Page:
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2011/2012  KAN-CMF_F34  What is Money? – The Philosophy of Money, Prices and Finance

English Title
What is Money? – The Philosophy of Money, Prices and Finance

Course Information

Language English
Point 7,5 ECTS (225 SAT)
Type Elective
Level Full Degree Master
Duration One Semester
Course Period Spring
Changes in course schedule may occur Tuesday 12.35-15.10, week 6,8-16
Time Table Please see course schedule at e-Campus
Study Board
Study Board for BSc/MSc in Business Administration and Philosophy
Course Coordinator
  • Ole Bjerg - Department of Management, Politics and Philosophy
Secretary Karina Ravn Nielsen/ Lucie Alexanian - electives.lpf@cbs.dk
Main Category of the Course
  • Philosophy and philosophy of science
  • Innovation and entrepreneurship
  • Financial and management accounting
Last updated on 29 maj 2012
Learning Objectives
The main purpose of the course is to enable students to reflect philosophically, sociologically and historically about the nature and functioning of money. This includes expanding their economic imagination, i.e. to transcend mainstream thinking about money in their approach to economic and financial problems.
What is Money? – The Philosophy of Money, Prices and Finance:
Assessment Home Assignment
Marking Scale 7-step scale
Censorship Internal examiners
Exam Period May/June
Aids Open Book, Written and Electronic Aid is permitted
Duration Please, see the detailed regulations below

Group essay - 1-3 students, self-chosen theme. Length of essay: 10 pages for one student, 5 pages additional for each extra student, i.e. 15 pages for 2 students.
Course Content

The most difficult things to think about are often the ones that are closest to us and most taken for granted. This principle applies very much to the issue of money. We use money every day and money is a key component in many of our interactions with other people as well as in our perceptions of the things surrounding us. Nevertheless, the fundamental nature and functioning of money remains for the most part taken for granted. This is the case even in many disciplines in economics. The purpose of this course is to enable students to question and reflect upon our taken for granted ideas about money.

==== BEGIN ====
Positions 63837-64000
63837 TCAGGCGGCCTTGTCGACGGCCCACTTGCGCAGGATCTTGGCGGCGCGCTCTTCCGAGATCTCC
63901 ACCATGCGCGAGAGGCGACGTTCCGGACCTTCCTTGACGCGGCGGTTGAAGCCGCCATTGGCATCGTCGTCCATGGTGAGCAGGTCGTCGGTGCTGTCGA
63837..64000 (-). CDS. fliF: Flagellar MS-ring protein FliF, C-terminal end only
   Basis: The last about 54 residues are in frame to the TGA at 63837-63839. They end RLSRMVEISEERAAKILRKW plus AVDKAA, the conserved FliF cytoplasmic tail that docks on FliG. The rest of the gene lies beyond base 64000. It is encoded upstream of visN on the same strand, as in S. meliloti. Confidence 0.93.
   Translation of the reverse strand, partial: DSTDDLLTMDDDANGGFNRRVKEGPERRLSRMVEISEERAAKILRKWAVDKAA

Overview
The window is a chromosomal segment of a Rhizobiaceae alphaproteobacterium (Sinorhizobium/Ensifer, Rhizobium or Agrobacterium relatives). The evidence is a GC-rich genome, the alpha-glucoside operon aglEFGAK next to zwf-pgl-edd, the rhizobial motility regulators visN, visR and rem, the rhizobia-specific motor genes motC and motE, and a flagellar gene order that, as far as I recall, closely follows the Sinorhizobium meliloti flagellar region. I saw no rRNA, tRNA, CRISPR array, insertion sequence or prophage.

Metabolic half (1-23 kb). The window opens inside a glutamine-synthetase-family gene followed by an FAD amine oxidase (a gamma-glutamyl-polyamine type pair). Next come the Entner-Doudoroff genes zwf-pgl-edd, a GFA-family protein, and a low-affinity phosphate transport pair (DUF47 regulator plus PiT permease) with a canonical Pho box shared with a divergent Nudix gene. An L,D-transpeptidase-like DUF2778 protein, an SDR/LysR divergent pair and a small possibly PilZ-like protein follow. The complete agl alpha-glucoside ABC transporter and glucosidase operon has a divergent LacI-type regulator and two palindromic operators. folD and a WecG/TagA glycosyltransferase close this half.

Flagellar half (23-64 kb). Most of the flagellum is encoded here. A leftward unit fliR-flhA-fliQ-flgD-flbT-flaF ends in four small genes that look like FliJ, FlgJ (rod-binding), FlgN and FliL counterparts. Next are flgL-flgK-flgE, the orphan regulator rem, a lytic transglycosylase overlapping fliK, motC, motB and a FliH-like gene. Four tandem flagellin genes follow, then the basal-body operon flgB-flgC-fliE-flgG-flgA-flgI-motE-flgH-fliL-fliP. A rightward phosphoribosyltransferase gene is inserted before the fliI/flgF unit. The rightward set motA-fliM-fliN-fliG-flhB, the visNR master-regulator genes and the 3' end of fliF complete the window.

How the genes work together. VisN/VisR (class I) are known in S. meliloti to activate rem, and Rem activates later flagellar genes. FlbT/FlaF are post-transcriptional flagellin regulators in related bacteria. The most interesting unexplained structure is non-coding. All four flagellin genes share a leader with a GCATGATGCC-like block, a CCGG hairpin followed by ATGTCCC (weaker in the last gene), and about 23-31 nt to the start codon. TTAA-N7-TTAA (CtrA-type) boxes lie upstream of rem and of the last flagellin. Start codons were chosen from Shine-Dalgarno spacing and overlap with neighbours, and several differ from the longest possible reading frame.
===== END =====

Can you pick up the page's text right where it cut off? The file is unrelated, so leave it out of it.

The course present a number of different perspectives on the understanding of money and the analysis of phenomenon related to money. These perspectives are presented in the form of sociological and philosophical theories as well as in the form of empirical analysis.


These are some of the themes to be addressed in the course:


Money in Financial Markets

How can we approach financial markets as objects of philosophical and sociological study? Which kinds of knowledge are involved in financial trading? What is the philosophical background of the notion of market efficiency? What is the relation between philosophical and financial speculation?

From Capitalism to Financialism

What are the societal implications, when economic organisation comes to revolve around financial markets? What is the historical background for the emergence of financial capitalism?


What is a price? How do prices emerge? What is the relation between value and price?

Money and Gambling

What is the difference between gambling and other forms of economic interaction? What happens to money in gambling?

Money and Art

How has questions of money been dealt with in the world of art? What happens to money, when they become piece of an art work? How does money function in the constitution of an object as a piece of art?

Alternative Currencies

How is money created in our contemporary system of currency? What are the alternatives to this system? How do local currencies function?

Teaching Methods
The course is a combination of different forms of teaching: Traditional lecturing, case based teaching and student exercises.

The course literature includes excerpts from the following works:


Bjerg, O. (2011). Poker - The Parody of Capitalism. Ann Arbor: University of Michigan Press.

Goodchild, P. (2007): Theology of Money. Canterbury Press Norwich

Greco, T. (2001): Money - understanding and creating alternatives to legal tender. Chelsea Green

Greta R. Kippner (2005), “The Financialization of the American Economy”, Socio-Economic Review, 3, 173-.

Lawrence E. Mitchell (2009), “The Morals of the Marketplace: A Cautionary Essay for Our Time”, Stanford Law & Policy Review, 20, 171-.

MacKenzie, D. (2006). An Engine, Not a Camera. Cambridge, MA: MIT Press 2008.

Robert B. Reich (2007), “Supercapitalism”, New York: Random House,

Samuelson, P. A. (1965). Proof that properly anticipated prices fluctuate randomly. Management Review, 6.

Simmel, G.: The Philosophy of Money.

Zaloom, C. (2006). Out of the pits: Traders and technology from Chicago to London. University of Chicago Press.

Zelizer, Viviana. The Social Meaning of Money. Princeton: Princeton University Press, 1999.